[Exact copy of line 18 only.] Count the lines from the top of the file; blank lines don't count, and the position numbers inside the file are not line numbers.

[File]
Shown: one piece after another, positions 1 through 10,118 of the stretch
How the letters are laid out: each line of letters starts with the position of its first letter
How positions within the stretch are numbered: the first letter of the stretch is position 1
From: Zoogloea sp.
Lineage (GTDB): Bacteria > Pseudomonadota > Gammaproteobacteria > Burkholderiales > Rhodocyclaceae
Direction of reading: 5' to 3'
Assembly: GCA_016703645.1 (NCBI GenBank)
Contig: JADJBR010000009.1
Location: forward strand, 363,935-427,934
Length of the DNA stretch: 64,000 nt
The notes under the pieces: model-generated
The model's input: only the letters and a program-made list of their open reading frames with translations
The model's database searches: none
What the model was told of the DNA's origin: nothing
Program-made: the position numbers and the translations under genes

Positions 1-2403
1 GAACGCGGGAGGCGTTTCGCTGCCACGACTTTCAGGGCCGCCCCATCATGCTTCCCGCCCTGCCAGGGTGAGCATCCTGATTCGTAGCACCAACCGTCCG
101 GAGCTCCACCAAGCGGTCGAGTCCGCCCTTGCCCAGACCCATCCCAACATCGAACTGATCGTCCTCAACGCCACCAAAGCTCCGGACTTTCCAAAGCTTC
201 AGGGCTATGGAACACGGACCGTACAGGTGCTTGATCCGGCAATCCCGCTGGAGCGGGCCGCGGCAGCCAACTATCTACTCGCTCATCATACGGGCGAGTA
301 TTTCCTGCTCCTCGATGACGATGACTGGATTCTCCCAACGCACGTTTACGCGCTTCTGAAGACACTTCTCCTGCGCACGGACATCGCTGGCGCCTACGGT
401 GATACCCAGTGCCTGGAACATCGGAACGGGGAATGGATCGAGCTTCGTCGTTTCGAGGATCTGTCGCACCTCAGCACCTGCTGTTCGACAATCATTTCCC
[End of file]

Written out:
101 GAGCTCCACCAAGCGGTCGAGTCCGCCCTTGCCCAGACCCATCCCAACATCGAACTGATCGTCCTCAACGCCACCAAAGCTCCGGACTTTCCAAAGCTTC